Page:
Childhood / Manhood. Coming to the end of the Epistle, St. Paul says, “When I was a child, I spoke as a child, I understood as a child, I thought as a child: but when I became a man, I put away the things of a child.” Why this talk of childhood and manhood in the context of an admonition on charity? Because spiritual manhood, spiritual maturity, is measured by the measure of Theological Charity in our souls. The degree of charity you have when you die will fix your place in Heaven, and you can go no higher. Spiritual “manhood” — the “fullness of the age of Christ” as St. Paul calls it elsewhere — is the perfect love of God and neighbor in our souls. A spiritual child — one who is imperfect — fails regularly in the practice of charity and the virtues that charity commands us to practice (such as those here listed by St. Paul), but the spiritual adult does not. How very sad it is that it is commonplace for us “adults” in body to act like silly little children in the spiritual life.
The Beatific Vision. And now we go from perfection to the Beatific Vision: “We see now through a glass in a dark manner; but then face to face. Now I know in part; but then I shall know even as I am known.” What’s the connection? As strong as the love of God can be in this life, it reaches its uninterrupted enjoyment in the Vision of God, where, without any medium between us and the Blessed Trinity, we will look upon our God and share divine intimacy with no sorrow or distraction or temptation. We will be ecstatically united to the object of our Love. But even in this life, those souls who hunger and thirst for the justice of heaven will be given their fill. Our Lord promised this in the Sermon on the Mount.
The Theological Virtues. “And now there remain faith, hope, charity, these three: but the greatest of these is charity.” These theological virtues are the divinely-infused habits which empower us to live as children of God. By the first, we believe what God has taught us. By the second, we hope in God’s promises, but by the third we enter into the Trinitarian life itself and the Holy Ghost, the mutual love of the Father and the Son, takes possession of our soul. Faith is not needed in heaven, where it is replaced by vision. Hope is no more, since it has been fulfilled. It remains for us only to love God and our fellow saints in God.
Gospel. A couple of words on the Gospel, which is tied in closely with the Epistle. Lent hasn’t even begun yet and the Church is already putting thoughts of the Passion in our minds. This is Our Lord’s final trip to Jerusalem, and he has his face set like flint to do the will of God and to suffer for our salvation. St. Luke’s account, which we read today, tells of the curing of one blind man. (We know from St. Matthew that there were two blind men and from St. Mark that the chief among the two – probably the one St. Luke mentions here – was named Bartimaeus, the Son of Timaeus.) Whether Our Lord cured one or two, and whether he cured them on his way to or out of Jericho is a point of some controversy, but it need not be. When St. Luke and St. Mark speak of one and St. Matthew speaks of two, there is no contradiction. The other evangelists have simply left out a detail St. Matthew chose to include. Only the ill-willed or the stupid will see a contradiction here. As for Jericho, there were two of them: the ancient city Joshua entered, and modern city build in Our Lord’s day by one of the Herods. Since they were in close proximity, one would be leaving the one while approaching to the other.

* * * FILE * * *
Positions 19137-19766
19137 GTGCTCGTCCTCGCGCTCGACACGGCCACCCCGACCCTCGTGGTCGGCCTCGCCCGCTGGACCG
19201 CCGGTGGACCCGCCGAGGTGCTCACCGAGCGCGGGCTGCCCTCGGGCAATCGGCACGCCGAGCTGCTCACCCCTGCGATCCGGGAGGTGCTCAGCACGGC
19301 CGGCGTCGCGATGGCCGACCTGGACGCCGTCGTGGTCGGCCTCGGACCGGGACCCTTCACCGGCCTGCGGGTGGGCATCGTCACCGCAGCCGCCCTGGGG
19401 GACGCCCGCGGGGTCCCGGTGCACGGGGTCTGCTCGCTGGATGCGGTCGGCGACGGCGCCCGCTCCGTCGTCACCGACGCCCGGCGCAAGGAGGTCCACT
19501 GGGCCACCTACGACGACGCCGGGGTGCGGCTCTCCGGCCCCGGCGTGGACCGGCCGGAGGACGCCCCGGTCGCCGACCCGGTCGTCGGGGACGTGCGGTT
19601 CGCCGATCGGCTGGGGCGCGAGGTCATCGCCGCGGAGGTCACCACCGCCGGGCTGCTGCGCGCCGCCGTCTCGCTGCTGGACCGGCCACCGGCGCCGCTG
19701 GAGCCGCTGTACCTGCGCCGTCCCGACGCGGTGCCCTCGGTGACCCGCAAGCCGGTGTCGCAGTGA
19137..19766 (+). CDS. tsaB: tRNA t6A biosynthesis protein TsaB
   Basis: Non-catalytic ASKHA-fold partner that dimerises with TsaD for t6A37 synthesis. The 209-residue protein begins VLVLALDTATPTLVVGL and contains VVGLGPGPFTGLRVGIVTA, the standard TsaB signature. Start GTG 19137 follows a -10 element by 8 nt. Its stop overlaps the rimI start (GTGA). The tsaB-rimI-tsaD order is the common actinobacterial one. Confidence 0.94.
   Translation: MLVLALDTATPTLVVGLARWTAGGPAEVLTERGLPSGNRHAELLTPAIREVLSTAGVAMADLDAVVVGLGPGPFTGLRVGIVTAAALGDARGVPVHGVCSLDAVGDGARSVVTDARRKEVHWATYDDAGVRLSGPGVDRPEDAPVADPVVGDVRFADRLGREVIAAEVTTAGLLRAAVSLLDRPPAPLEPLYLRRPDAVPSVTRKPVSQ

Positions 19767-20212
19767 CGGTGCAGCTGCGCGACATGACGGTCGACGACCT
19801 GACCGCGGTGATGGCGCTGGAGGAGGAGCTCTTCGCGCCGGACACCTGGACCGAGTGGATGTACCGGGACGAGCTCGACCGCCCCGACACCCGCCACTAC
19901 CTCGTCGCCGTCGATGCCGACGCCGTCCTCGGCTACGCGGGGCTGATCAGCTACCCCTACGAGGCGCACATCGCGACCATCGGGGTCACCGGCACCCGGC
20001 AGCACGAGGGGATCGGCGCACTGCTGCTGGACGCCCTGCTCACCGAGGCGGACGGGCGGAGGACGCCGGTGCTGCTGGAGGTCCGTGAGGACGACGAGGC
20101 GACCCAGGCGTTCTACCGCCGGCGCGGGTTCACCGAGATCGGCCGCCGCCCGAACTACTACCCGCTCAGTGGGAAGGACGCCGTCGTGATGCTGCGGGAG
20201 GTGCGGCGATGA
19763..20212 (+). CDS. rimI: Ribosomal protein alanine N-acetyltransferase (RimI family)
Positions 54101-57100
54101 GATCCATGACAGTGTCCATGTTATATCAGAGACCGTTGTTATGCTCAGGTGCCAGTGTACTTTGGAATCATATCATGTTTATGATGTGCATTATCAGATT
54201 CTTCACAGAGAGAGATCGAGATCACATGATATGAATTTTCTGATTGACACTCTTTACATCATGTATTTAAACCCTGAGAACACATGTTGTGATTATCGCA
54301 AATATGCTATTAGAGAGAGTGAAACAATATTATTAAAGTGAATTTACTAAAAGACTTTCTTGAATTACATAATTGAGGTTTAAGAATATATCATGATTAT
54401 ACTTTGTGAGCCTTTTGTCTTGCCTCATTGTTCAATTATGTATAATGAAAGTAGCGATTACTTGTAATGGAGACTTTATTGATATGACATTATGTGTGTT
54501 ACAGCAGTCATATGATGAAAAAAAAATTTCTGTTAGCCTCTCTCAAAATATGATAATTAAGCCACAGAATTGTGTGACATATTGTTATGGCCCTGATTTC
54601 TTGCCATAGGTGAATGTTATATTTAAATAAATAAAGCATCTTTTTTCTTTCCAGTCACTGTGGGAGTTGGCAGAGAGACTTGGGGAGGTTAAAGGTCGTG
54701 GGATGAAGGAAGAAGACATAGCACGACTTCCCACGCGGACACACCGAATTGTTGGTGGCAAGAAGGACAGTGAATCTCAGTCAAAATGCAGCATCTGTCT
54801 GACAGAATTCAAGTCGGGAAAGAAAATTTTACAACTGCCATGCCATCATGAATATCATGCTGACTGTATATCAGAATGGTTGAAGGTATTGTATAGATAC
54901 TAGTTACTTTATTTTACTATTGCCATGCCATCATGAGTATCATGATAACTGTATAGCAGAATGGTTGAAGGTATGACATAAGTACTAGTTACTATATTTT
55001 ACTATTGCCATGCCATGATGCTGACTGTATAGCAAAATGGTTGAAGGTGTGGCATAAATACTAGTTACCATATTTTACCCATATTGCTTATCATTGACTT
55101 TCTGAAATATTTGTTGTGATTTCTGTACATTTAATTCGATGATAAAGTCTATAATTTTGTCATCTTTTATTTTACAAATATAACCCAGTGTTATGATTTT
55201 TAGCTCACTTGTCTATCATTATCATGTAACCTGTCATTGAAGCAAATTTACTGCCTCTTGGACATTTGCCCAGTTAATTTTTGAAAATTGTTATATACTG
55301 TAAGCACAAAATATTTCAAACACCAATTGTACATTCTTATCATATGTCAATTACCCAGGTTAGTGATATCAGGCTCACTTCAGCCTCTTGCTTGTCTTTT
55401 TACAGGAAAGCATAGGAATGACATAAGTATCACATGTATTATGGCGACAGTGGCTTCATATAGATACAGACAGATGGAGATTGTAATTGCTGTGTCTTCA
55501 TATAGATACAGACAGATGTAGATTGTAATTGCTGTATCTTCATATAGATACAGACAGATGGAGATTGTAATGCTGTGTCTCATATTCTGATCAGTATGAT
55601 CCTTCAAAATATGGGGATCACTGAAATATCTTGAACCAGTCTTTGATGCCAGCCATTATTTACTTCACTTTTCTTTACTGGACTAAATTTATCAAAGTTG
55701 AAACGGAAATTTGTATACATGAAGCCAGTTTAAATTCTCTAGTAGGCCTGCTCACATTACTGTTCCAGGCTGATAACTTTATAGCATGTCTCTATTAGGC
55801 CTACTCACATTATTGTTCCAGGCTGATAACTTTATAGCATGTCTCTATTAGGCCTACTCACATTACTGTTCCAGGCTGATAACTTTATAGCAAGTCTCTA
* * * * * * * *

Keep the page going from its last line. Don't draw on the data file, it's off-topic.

A detail of this event recorded by St. Mark gives us some insight into the burning Charity of the Sacred Heart, tying it in to today’s Epistle: “And Jesus went before them, and they were astonished; and following were afraid.” The Apostles were amazed at Our Lord’s steadfastness and fortitude. The Jews in Jerusalem wanted to kill him because of Lazarus; now He is eager and determined to go into the City. After St. Mark tells us this, he informs us of the same prophesy we find in all the synoptics, the shocking news of the Passion and Resurrection, which the Apostles did not understand, even though they had heard it before. Then, on the way, he cures the blind men and stops to cure them because they begged him, “Lord, that I may see.”
Here, we see Jesus as the very icon of charity that St. Paul so beautifully memorialized. Our Lord is patient with his Apostles – this is the occasion St. Matthew relates of the ambition of James and John and their mother and the rest of them are almost as bad, not wanting to hear Our Lord tell them of the Passion. He is kind to the blind men and takes pity on them. He deals not perversely with the high priests and his other enemies. He is going to confront them directly. He is not puffed up with pride, for he is doing the will of his Father, not his own will. He is not ambitious for self-gain, but for the salvation of our souls and the glory of God. He is not provoked to anger; for he is moved by the love of His Father and for us sinners. And he rejoices in the truth that he is doing the Father’s will. Finally, he bears all things and endures all things with invincible fortitude for us men and for our salvation, and to the praise and glory of the Holy Trinity.
And the greatest of these is his charity.